Workforce Singapore (WSG) has partnered with the Singapore Business Federation to launch an Industry 4.0 Human Capital Initiative to encourage logistics and manufacturing SMEs to trial and adopt industry 4.0 technologies. As of 2021, close to 90 companies have come on board the initiative, with an additional 210 expected to do so by September 2022.

There are also programmes like the SME Digital Reboot by Ngee Ann Polytechnic and NTUC LearningHub in place, which have targeted to work with 500 SMEs to train workers in areas such as digital marketing and digital communication by the end of this year.

The Singapore government has also looked to bolster opportunities for local SMEs, launching negotiations and agreements with neighboring and regional countries such as Cambodia and South Korea in recent months, that will strengthen e-commerce and collaboration ties between our SME communities.

What does this all mean for jobseekers?

Well, it’s no surprise SMEs with e-commerce leanings will need to hire for those with digital marketing and sales experience and skillsets.

But one other industry that has flown under the radar somewhat is the sustainability sector, which includes the agri-tech and waste management industries.

It is expected to add 55,000 new and upgraded jobs in the next decade, said Minister for Sustainability and the Environment Grace Fu in a Straits Times report.

As it stands, banking, finance and insurance formed the third largest contributor to Singapore’s gross domestic product (GDP) in 2020, accounting for 15.7% of the total.

And the finance and insurance sector clocked in 9% growth in the third quarter of 2021, continuing its momentum from 9.8% in the previous quarter.

There will also be jobs in the information, communications and technology sector, and according to Minister for Communications and Information Josephine Teo, committed investments that Singapore’s Economic Development Board (EDB) secured in 2019 and 2020 could create close to 20,000 more digital jobs.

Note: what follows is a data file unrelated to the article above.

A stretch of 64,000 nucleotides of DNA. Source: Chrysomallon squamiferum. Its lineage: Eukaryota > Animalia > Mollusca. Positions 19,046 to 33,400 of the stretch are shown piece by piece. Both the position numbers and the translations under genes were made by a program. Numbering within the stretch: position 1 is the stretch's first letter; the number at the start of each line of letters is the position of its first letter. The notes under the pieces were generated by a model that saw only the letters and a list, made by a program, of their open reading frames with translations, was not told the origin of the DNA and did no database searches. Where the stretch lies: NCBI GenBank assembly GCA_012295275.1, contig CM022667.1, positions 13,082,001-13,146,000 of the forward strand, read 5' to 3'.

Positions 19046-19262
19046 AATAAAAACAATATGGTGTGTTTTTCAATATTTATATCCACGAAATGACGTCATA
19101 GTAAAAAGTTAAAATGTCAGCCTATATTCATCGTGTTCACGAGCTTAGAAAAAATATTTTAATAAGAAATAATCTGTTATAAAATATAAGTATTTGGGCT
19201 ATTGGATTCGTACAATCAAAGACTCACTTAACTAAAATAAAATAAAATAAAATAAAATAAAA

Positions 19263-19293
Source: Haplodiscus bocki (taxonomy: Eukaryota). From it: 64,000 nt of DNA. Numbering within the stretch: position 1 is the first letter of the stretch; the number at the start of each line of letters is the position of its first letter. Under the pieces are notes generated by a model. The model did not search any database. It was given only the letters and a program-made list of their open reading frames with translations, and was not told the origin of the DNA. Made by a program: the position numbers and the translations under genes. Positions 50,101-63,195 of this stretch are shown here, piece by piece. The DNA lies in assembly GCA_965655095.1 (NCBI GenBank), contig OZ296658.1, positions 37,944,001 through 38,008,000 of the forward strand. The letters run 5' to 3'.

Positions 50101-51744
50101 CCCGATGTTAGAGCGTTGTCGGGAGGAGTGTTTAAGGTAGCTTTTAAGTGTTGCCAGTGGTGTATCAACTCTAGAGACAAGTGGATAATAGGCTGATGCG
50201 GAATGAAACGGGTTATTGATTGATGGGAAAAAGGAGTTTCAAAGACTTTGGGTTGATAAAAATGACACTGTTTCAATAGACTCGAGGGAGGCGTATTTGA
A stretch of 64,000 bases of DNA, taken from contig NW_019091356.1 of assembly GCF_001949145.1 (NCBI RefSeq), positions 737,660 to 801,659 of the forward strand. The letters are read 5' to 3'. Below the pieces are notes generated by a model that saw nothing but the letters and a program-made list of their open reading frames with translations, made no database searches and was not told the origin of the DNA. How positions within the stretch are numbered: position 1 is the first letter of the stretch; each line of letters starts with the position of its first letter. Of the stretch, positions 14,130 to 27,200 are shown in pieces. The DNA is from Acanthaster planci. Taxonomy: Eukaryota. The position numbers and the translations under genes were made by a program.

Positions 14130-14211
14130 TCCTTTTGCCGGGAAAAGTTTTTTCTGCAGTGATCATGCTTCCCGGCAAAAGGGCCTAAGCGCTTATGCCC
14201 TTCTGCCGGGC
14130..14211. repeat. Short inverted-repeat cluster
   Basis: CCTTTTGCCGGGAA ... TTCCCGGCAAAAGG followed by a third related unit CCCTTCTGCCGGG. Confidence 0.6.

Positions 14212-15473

These will include roles in manufacturing, professional services, biomedical and other sectors that are pivoting towards digital services and skillsets.

SME jobs in the business and maintenance and repair services are also expected to grow in 2022, due to the rise of other business-to-business services, such as manufacturing services, telecommunications, computer and information services.

SMEs in these industries did strongly last year, according to OCBC’s SME Index, showing an 18% increase in collections year-on-year.

For both SME employers, employees and jobseekers, we’ve pulled together this guide of various relevant stories that will help you reach your business and career goals. Best of luck!

Turning Adversity into Opportunities: SMEs Navigating the #NewNormal

Why Now Is the Best Time for Singaporean SMEs To Embrace Tech 

What SMEs Could Do Beyond Temporary Crisis Management

How Can SMEs Survive the Coronavirus?

5 Employer Branding Strategies for SMEs That Don’t Cost a Bomb

Diversity in the Workplace: What SMEs Should Consider When Hiring

5 Must-have Free Digital Tools to Help Boost SME Productivity

Avoiding Retrenchment: How Singapore SMEs Can Reduce Manpower Costs

Manpower Woes: 5 Ways Singapore SMEs Can Better Manage Human Resources

5 Challenges Women SME Leaders Face and How to Overcome Them

5 Effective Strategies for SMEs to Hire Talented Employees

How Branding Gave My Company the Competitive Edge and Why Every SME Should Focus On It

3 SME Employee Perks That Won’t Negatively Affect Your Bottom Line

SMEs and the Talent Battle: Attracting and Retaining Gen Zs

4 Ways Singapore SMEs Can Attract and Retain Employees

Starting Your Career: Why You Should Consider SMEs as a Fresh Grad

Job Searching: How and Why You Should Consider Applying at SMEs

Flexi-work: Why It Works for SMEs